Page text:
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rhythmgrl
« Reply #4 on: November 15, 2004 04:02:34 AM »

Further down on the link that I put up, it shows pictures of Norwegian purling, much clearer than interweave did. 
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emling
« Reply #5 on: November 15, 2004 04:41:25 AM »

rhythmgrl--I came across that link, too. You're right--the pictures there are much nicer.  When I first started doing the Norwegian Purl (doesn't it sound like a dance step from the '50's?), I was bringing the right needle over and around the working yarn to bring it through the loop--this resulted in a row of twisted stitches. I soon figured out what was wrong, but unfortunately the muscle memory had already gelled--so now I have to constantly remind myself of the right way to do it.

I've practiced a bit more, and here's the (temporary) conclusion I've come to:

--The Norwegian Purl method is going to be really useful for ribbing and seed stich, where there are lots of knits and purls right next to one another. I _think_ (and  it's early days yet) my tension is more consistent with the Norwegian method than when the yarn is coming forward and backward all the time.

--My usual purl method with the yarn in front is going to be much faster for long rows of purl stitches--as for stockinette.
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rhythmgrl
« Reply #6 on: November 15, 2004 03:04:49 PM »

emling -
i agree, it's definitely a useful trick for things like seed and ribbing.  hopefully i'll get some good practice at it when i start the knitty's kyoto.  i'm glad that you mentioned it because i get annoyed easily at having to move the yarn and front and then behind all the time (i've been making a lot of ribbed hats for people lately)!!

just for shits and giggles, though, i'll probably try it out on st stitch because i think it would help even out my tension overall.  we'll see   Roll Eyes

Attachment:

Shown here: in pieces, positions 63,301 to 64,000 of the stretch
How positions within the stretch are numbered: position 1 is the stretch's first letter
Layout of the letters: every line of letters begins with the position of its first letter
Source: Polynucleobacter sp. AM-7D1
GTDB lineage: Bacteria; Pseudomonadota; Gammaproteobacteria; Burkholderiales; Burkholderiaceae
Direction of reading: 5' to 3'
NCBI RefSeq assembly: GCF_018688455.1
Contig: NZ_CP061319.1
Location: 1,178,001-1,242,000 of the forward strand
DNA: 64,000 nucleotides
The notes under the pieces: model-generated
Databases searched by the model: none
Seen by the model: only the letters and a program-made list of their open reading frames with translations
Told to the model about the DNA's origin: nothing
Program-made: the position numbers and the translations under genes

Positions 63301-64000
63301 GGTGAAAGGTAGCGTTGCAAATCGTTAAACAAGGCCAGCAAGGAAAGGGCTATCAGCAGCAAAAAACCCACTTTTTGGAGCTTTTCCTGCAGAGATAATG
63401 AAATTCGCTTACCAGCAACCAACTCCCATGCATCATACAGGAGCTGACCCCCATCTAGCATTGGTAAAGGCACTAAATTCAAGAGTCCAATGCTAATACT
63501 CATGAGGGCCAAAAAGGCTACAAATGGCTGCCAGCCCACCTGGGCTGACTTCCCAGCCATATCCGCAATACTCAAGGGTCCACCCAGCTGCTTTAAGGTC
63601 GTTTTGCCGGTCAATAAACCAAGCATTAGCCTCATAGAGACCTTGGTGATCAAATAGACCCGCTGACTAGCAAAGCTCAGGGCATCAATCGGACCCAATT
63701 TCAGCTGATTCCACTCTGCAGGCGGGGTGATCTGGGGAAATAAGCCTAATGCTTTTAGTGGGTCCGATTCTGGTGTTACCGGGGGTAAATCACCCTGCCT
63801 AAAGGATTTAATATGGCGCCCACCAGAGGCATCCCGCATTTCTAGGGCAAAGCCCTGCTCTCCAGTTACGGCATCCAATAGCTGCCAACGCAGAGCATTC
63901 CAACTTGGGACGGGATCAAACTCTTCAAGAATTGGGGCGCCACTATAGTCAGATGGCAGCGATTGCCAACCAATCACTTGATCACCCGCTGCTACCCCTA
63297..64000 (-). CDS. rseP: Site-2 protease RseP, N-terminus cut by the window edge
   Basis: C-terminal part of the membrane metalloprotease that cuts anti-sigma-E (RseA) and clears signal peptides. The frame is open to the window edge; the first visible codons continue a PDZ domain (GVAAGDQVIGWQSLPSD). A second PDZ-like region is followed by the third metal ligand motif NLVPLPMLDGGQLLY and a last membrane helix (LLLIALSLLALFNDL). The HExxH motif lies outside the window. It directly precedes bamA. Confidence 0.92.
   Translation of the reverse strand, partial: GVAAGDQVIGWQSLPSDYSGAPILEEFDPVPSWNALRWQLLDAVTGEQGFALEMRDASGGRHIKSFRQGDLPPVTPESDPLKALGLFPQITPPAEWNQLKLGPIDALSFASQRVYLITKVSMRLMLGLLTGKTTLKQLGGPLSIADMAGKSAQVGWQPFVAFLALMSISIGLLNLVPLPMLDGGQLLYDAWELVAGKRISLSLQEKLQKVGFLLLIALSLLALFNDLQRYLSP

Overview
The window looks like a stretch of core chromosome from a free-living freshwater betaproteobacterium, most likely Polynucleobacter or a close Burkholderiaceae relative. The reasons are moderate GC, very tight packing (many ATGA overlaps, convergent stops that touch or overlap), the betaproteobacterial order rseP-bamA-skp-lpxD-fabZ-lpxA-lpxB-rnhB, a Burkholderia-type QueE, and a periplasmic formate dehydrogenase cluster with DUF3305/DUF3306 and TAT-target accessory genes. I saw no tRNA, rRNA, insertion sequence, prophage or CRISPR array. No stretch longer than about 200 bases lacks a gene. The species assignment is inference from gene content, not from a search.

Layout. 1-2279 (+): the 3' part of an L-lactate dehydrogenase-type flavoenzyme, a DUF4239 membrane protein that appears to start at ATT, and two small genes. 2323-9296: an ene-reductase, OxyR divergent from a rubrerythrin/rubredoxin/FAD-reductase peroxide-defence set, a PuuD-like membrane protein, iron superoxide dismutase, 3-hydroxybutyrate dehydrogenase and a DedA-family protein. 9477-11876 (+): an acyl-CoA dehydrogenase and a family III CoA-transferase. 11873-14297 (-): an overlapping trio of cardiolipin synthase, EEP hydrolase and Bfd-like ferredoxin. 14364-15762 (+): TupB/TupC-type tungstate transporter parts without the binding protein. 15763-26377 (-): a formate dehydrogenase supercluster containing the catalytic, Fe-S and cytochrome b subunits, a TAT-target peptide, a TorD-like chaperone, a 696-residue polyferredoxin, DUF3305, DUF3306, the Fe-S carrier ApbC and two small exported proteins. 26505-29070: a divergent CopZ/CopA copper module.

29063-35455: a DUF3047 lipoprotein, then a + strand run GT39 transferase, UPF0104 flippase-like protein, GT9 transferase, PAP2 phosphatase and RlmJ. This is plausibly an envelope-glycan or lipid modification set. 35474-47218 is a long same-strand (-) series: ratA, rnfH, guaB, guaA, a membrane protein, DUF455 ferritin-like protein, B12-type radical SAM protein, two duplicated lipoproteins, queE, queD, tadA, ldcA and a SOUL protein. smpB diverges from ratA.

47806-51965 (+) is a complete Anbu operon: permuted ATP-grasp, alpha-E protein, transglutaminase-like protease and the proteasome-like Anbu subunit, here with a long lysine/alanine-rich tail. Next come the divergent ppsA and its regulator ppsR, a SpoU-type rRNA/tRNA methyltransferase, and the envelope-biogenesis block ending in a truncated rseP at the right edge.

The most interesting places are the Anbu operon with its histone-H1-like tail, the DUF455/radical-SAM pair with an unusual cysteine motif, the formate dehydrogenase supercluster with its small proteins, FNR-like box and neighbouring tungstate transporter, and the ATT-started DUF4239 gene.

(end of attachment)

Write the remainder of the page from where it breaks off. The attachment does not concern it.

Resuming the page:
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subloke
« Reply #7 on: November 15, 2004 05:02:46 PM »

I looked into the norwegian purl method after seeing the really fuzzy pics from Interweave.  I love it for things like ribbing and seed stitch.  I haven't tried it for long stretches yet.  I only taught myself continental a week or so ago, and now i feel wierd if i go back to throwing/english style!  The muscle memory for the norwegian purl cemented itself pretty quickly.  I think I'll have to work at it to keep my tension tighter though, I tend to get too loosey goosey on the purl side!

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« Reply #8 on: December 06, 2004 01:58:44 AM »

How funny. After going through the steps of both of these methods of purling, i discovered that I already purl norwegian style. I still see the yarn as coming to the front however...they just call it moving the needle to the back. Either way, the yarn does end up in front. It is alot faster than the continental way too though. Cheesy
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BOYCOTT SEW FAST SEW EASY!
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Trolsk
« Reply #9 on: October 01, 2010 02:45:43 AM »

Crazy, but I love this method! The few videos that I saw didn't really make sense but this write up makes it so clear and easy! I picked this up almost instantly (about 24 stitches) and am surprised at how easy it was for me to change methods. I've been knitting continental for ever and always just pulled the yarn around in front. I am making a pair of legwarmers right now and I am doing a ribbed cuff, SOOOOO much easier with this method, fast fast fast.  Grin Grin